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Red Sky in the Morning by Elizabeth Laird
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Red Sky in the Morning (1988)

by Elizabeth Laird

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1391186,313 (3.84)2
  1. 00
    The October Child by Eleanor Spence (bookel)
  2. 00
    Water Wings by Morris Gleitzman (mybookshelf)
    mybookshelf: Coming to terms with death, and moving on
  3. 00
    See Ya, Simon by David Hill (mybookshelf)
    mybookshelf: Both books deal sensitively and humorously with a young narrator coming to terms with the disability and eventual death of somebody close to them.
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When Anna is twelve, her little brother is born, and she faces many new responsibilities. Ben is severely disabled, which means her parents have less time for Anna, for her younger sister Katy, and even for each other. Although Anna adores Ben, she can’t bring herself to explain to her schoolmates about his differences, so she has nobody to confide in when the worst thing imaginable happens. Eventually, though, she manages to find reasons to carry on with life.

This is a moving story, where the reader really gets to know Anna as the narrator. She records not just her feelings about Ben, but also her secret thoughts about Katy, the students and teachers at school, and the boys she likes as well. She describes her experiences finding her first paid job, and takes control of Katy’s all-important tenth birthday party when their mother is too tired out from looking after Ben. She is justifiably proud of her achievements, and endearingly honest about her mistakes.

The story covers a period of several years in Anna’s life, as she develops from a mature pre-teen to a competent and insightful young adult. During this time, the people Anna associates with are changing, and Anna begins to look at her friends (and those who are not her friends) with greater understanding.

There is a lot to be learned from reading this book. Obviously there is information about disabilities and how to act around someone who has one, but also the reader discovers new ideas about the pressure this puts a family under, and the importance of having secure relationships with other family members.

The chapters that deal with the death and funeral scenes are both raw and encouraging. The reader feels everything right there alongside Anna, watching the sad story unfold before her eyes. But Anna also explains how going through the process of looking at the coffin and listening to the service are helpful to her, in terms of finding peace.

Another positive feature of this story is that it doesn’t stop straight after the funeral. The following three chapters explain how Anna carries on, finding a new job to which she’s ideally suited, and getting to know the mysterious and alluring Tony better than she ever thought she could. Although sad, the story is realistic in its portrayal of the inevitable recovery from a tragedy, no matter how awful the circumstances may seem at the time.

This book was Highly Commended for the Carnegie Medal and shortlisted for the Children’s Book Award, and is a great read for anybody aged 11 upwards. ( )
  mybookshelf | Jul 19, 2010 |
what is this i dont even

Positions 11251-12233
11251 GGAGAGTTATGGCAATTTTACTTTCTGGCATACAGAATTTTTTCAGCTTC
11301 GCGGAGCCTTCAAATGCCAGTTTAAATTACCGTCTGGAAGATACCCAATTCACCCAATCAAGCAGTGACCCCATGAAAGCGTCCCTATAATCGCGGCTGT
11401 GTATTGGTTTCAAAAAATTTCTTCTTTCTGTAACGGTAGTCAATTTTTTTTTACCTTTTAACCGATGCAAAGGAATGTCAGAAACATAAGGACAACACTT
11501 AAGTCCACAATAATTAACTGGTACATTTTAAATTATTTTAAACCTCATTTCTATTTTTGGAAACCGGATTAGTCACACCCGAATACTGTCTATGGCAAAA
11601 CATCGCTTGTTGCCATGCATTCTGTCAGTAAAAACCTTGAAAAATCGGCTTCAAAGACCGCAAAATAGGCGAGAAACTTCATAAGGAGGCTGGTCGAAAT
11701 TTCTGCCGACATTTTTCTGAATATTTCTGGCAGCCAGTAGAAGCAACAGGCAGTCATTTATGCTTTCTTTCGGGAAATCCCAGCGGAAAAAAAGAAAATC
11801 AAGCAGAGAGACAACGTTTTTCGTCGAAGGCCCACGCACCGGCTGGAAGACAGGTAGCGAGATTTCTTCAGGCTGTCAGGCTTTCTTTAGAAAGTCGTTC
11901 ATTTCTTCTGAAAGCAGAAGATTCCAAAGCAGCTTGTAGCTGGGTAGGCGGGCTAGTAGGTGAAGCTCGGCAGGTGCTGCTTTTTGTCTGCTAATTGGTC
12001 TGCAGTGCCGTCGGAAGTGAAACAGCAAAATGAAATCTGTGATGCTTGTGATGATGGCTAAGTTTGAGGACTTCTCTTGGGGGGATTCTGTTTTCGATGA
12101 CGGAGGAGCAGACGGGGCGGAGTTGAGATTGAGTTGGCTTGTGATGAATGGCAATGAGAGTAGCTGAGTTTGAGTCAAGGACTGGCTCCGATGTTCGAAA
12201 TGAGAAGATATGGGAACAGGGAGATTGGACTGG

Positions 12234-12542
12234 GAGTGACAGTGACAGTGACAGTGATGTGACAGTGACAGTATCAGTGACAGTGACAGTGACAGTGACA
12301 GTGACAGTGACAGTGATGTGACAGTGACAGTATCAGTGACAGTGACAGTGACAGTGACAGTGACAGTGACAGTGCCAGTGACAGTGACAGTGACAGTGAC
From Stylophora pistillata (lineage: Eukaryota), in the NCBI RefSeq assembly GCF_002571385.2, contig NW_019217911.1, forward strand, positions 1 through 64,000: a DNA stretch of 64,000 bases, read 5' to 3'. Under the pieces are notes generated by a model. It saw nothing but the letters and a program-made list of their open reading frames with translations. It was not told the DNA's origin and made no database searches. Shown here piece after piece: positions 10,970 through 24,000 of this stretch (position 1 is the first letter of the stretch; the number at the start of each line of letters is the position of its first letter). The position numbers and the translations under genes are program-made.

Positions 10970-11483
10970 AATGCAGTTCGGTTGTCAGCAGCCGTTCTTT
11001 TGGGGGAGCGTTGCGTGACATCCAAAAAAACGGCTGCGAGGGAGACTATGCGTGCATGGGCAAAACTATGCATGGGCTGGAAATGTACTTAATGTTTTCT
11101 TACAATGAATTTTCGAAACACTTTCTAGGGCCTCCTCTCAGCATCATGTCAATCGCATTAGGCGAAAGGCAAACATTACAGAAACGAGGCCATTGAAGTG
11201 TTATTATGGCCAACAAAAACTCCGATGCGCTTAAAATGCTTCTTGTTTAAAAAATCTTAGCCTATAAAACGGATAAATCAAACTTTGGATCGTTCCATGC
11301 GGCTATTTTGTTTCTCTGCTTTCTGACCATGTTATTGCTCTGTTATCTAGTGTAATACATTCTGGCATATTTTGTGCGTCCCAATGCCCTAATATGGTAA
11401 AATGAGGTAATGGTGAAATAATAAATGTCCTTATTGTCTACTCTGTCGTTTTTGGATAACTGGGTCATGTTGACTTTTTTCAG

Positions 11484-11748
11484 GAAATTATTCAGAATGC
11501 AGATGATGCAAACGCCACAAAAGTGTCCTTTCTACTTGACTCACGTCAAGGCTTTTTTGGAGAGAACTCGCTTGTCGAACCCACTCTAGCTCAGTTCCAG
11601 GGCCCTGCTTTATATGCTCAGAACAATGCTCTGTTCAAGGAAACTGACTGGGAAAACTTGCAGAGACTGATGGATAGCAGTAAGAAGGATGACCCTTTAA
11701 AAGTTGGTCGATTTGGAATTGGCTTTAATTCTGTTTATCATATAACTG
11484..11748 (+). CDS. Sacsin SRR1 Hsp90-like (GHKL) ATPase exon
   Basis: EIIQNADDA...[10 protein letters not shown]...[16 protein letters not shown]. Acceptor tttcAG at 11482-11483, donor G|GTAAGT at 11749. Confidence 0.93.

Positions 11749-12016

this is the sadest book i ever read
4/5 ( )
  corydnld | Jul 27, 2009 |
Anna is 12 when her brother Ben is born with hydrocephalus. Anna loves Ben and spends a lot of time with him, until he dies when he is two. The family dynamics changed with Ben's birth resulting in Anna and Katy, her 7-year-old sister, feeling left out. When Ben dies Anna's life changes. Each member of the family cope in different ways, Katy has a large amount of guilt as she had had the least patience for Ben. Anna begins to baby-sit for Jackie, a little girl with Downs Syndrome, using her experience with Ben. One day Anna takes Jackie to the cemetery and sees Ben's grave. Jackie plays in the cemetery, which Anna believes is just what Ben would have liked.
  madhamster | Oct 21, 2008 |
Anna, a very normal teenager has to deal with the disability of her newly born brother, Ben, who has hydrocephalus. Although Anna loves him, she still has difficulty showing him to her friends. The book is sensitive to the issue of disability but, also to school, bullying, friendships and other adolescent problems. The reader feels that baby Ben is a part of them. This autobiographical diary based on the author's little brother, who was born when she was four, and died when she was eight. The character of Anna and her responses to her brother seem so believable, that even without the author's note, a reader would know that she was writing with authority on the subject of disability. ( )
1 vote JRlibrary | Jul 6, 2008 |
I want to say that this story Red Sky in the Morning is just magnificent. It is a story about a girl called Anna who has painful life. She has a little brother but then after 2 years her brother Ben dies. Ben dies because of a illness when water fill a head. So Ben dies and Anna in her life, has a job and also does babysitting. Her life begins to become better. ( )
  raeoh7 | Jun 2, 2008 |
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Twelve-year-old Anna is looking forward to the birth of her baby brother. Ben arrives, but is disabled and will never be like other children. Anna loves him with her whole heart but she finds herself unable to admit the truth of Ben's condition to her school friends.
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When Anna's baby brother is born handicapped she doesn't tell her friends because she is afraid of being teased.

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